18th Congressional District voters had the opportunity to cast a ballot yesterday. Did you take advantage of your right to make your voice heard? I didn’t… here’s why.
Less than 10% of eligible voters in the 18th Congressional District chose to cast a ballot yesterday. Let’s put that in a more imaginable scenario – Think about your workplace today. Are there ten or more people there? Okay, pick any ten people in your workplace and put them into the same room. Of the people in that room, only one of them – IF even that – chose to vote yesterday.
Why did we have such a low turnout?
The pundits will say that it was an issue of a “summertime special primary with only one question on the ballot” and a “lack of interest”. That’s reasonable, I suppose, but there is a much bigger issue.
Illinois does not have open primaries. You must declare a party and take that party’s ballot.
Issues of privacy aside, having to declare a party in the current two-party system leaves a number of potential voters with no place to land. Those, like myself, that consider themselves to be political Independents – believing that there are some good qualities of the Democratic platform and some good qualities of the Republican platform, as well as lesser third parties – can’t in good conscience take either ballot and cast a vote. We do not want to be specifically identified as a supporter of either party, in the future. We want to see the process work, but don’t believe that all of the tools are there.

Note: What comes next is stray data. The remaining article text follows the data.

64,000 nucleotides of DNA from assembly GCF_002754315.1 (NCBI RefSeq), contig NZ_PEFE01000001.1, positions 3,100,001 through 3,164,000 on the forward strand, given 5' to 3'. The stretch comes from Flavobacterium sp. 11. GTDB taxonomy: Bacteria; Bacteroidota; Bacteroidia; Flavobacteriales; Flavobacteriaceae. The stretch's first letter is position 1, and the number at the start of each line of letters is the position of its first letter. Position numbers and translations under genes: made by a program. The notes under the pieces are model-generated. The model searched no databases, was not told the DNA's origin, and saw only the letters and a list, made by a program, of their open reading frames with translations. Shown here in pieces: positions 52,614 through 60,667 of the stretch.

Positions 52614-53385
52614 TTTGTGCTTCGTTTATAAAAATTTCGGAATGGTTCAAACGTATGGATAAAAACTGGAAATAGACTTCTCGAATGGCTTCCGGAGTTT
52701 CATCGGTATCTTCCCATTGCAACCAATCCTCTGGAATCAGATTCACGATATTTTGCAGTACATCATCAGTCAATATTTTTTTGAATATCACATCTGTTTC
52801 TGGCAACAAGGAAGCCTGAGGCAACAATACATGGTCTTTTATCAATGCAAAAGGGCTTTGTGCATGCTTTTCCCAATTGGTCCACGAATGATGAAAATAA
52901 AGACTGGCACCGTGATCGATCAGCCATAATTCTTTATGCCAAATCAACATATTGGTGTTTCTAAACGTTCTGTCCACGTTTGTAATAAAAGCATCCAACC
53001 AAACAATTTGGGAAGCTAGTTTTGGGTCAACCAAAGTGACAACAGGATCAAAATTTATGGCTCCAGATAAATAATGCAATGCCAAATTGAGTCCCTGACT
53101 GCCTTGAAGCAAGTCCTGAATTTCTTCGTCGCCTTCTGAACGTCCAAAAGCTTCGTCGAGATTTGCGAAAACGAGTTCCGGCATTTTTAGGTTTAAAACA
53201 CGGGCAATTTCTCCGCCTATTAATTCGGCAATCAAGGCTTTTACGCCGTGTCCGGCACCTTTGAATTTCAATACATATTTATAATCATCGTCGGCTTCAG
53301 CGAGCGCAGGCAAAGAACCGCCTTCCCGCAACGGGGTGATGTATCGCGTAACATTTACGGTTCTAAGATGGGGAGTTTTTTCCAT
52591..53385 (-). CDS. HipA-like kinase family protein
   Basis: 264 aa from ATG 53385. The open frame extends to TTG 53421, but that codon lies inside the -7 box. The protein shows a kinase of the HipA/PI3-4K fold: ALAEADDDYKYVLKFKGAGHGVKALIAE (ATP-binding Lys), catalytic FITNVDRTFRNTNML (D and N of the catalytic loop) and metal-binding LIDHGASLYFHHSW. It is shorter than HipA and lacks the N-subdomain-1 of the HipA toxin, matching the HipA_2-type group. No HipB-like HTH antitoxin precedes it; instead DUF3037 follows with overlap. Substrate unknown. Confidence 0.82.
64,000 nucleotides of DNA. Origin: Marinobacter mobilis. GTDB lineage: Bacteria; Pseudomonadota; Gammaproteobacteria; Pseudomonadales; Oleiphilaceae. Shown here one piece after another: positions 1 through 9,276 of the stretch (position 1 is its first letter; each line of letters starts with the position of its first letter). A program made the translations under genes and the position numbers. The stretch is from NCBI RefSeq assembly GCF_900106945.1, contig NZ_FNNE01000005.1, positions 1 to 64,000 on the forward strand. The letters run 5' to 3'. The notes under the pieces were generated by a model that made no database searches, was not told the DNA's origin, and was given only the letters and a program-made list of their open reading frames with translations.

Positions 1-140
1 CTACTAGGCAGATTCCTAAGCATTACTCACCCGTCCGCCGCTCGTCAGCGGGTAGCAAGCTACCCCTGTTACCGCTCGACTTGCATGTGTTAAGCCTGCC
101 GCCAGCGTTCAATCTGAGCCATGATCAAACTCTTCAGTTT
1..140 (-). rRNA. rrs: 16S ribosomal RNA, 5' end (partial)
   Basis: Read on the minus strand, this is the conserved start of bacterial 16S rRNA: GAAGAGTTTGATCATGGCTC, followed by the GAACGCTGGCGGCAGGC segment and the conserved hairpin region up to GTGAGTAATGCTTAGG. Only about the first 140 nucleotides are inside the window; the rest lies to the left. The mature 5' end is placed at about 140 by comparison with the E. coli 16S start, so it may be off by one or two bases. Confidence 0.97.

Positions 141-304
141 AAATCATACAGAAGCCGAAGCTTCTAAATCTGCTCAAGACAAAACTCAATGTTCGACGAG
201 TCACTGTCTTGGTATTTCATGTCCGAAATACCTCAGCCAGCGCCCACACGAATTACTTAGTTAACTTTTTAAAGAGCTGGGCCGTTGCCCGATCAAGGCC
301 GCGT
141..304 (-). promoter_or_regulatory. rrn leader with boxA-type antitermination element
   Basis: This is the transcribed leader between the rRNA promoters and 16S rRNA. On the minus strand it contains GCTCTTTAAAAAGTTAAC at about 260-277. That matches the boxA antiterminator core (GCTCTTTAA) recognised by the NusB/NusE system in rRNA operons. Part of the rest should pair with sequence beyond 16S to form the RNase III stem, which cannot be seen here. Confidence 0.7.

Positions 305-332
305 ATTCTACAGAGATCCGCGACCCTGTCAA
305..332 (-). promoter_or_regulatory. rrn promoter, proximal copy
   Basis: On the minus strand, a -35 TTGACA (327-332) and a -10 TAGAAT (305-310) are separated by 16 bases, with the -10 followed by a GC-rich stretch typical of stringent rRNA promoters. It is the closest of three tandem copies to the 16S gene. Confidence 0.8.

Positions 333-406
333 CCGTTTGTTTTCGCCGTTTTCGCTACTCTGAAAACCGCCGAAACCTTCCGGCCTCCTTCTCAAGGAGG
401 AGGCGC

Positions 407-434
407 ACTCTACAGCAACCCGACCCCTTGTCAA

So, what’s the solution?
Why do we continue to force Illinois voters to declare a party for primary elections? Open up our primary elections. Put all of the candidates – five of them, in this case – on one ballot. Indicate their political parties, if you must, but put them all on one ballot. You don’t have to change the rules to determine who moves on from a primary. The top vote getter from each party on the ballot still moves on to the general election.
Is that the only solution? No, it’s not. There will still be apathy among some voters. There will still be those who choose not to vote because they don’t feel fully informed. But, I firmly believe that there are thousands of potential voters who would take advantage of their right to vote, if primary elections were opened up in Illinois.